Questions related to stress, anxiety and depression are also included. The study also asks about food security, multigenerational housing, health insurance and work environment. This will help elucidate social determinants that play a role in outcomes.
According to the World Health Organization, more than 658 million people worldwide have been infected with SARS-CoV-2. In the U.S., the CDC states most Americans have had COVID-19. Even if the prevalence of long COVID is only a small fraction of the total number of infections, the world’s health care systems are facing another enormous challenge.
“We believe our research efforts are a building block towards more precise and effective treatments for long COVID,” Dr. Nikolich said. “All signs point to an urgent need for more education, research and clinical support surrounding long COVID today and in the years to come.”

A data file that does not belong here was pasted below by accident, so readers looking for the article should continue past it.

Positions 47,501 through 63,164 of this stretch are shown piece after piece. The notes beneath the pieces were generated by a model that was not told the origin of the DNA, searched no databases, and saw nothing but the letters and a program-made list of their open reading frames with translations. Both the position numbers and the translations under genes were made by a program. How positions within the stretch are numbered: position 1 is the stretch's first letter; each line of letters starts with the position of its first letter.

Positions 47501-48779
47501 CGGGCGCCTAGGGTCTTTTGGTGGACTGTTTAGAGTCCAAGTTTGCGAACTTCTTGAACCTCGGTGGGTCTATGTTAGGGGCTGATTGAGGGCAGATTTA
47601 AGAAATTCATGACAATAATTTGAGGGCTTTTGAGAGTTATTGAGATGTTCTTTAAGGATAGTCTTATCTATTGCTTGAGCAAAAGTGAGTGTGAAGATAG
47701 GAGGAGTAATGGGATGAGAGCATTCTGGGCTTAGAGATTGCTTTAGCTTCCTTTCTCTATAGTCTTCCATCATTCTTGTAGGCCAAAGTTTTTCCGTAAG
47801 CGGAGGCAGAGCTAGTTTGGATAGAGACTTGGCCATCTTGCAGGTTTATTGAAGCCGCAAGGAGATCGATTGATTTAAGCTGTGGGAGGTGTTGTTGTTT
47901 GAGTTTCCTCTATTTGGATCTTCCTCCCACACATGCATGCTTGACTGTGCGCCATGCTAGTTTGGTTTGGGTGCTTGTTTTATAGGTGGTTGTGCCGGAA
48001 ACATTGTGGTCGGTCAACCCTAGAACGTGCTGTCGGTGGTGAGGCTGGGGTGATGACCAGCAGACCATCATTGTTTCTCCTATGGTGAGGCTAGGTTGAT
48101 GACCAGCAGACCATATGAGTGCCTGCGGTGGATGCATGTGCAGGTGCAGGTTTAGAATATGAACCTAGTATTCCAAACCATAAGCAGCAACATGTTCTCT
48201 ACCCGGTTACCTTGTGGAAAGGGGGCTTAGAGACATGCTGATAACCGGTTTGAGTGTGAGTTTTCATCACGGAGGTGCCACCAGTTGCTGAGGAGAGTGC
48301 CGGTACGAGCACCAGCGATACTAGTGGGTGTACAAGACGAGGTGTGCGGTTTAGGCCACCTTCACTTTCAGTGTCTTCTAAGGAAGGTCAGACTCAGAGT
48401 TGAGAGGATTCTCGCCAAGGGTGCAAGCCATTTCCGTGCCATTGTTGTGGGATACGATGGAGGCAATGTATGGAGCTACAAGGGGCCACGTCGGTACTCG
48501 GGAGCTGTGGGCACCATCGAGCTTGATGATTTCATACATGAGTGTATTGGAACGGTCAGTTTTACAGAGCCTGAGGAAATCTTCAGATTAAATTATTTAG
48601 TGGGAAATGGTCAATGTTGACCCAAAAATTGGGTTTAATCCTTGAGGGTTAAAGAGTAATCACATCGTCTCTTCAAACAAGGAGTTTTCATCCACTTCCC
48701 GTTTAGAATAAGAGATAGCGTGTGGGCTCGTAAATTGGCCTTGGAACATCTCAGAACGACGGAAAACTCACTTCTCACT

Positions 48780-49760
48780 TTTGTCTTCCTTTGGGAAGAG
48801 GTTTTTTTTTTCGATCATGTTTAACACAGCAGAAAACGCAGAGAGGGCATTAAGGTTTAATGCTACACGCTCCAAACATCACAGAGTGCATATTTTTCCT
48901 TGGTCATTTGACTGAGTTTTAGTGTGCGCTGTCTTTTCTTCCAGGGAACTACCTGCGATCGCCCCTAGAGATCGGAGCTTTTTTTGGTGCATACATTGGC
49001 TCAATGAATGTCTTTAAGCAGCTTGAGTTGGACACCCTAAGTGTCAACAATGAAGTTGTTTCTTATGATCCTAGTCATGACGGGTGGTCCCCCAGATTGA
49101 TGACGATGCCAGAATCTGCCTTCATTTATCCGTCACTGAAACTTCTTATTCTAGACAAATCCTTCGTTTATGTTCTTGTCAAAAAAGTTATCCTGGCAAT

Thanks to UArizona Health Sciences researchers and the work they are doing through the Aegis Consortium, NIH’s RECOVER initiative and CoVHORT, the groundwork has been laid for the development of improved awareness and treatment options for long COVID.
Janko Nikolich, MD, PhD
Professor and Head, Department of Immunobiology, College of Medicine – Tucson
Co-Director, Arizona Center on Aging
Director, AEGIS Consortium
Professor, Nutritional Sciences
Member, BIO5 Institute
Member, Cancer Biology Program, UArizona Cancer Center
Sairam Parthasarathy, MD
Chief, Division of Pulmonary, Allergy, Critical Care and Sleep Medicine
Director, Center for Sleep and Circadian Sciences, UA Health Sciences
Medical Director, Center for Sleep Disorders, Banner – University Medical Center Tucson
Member, BIO5 Institute
Kristen Pogreba-Brown, PhD, MPH
Associate Professor, Mel and Enid Zuckerman College of Public Health
Member, BIO5 Institute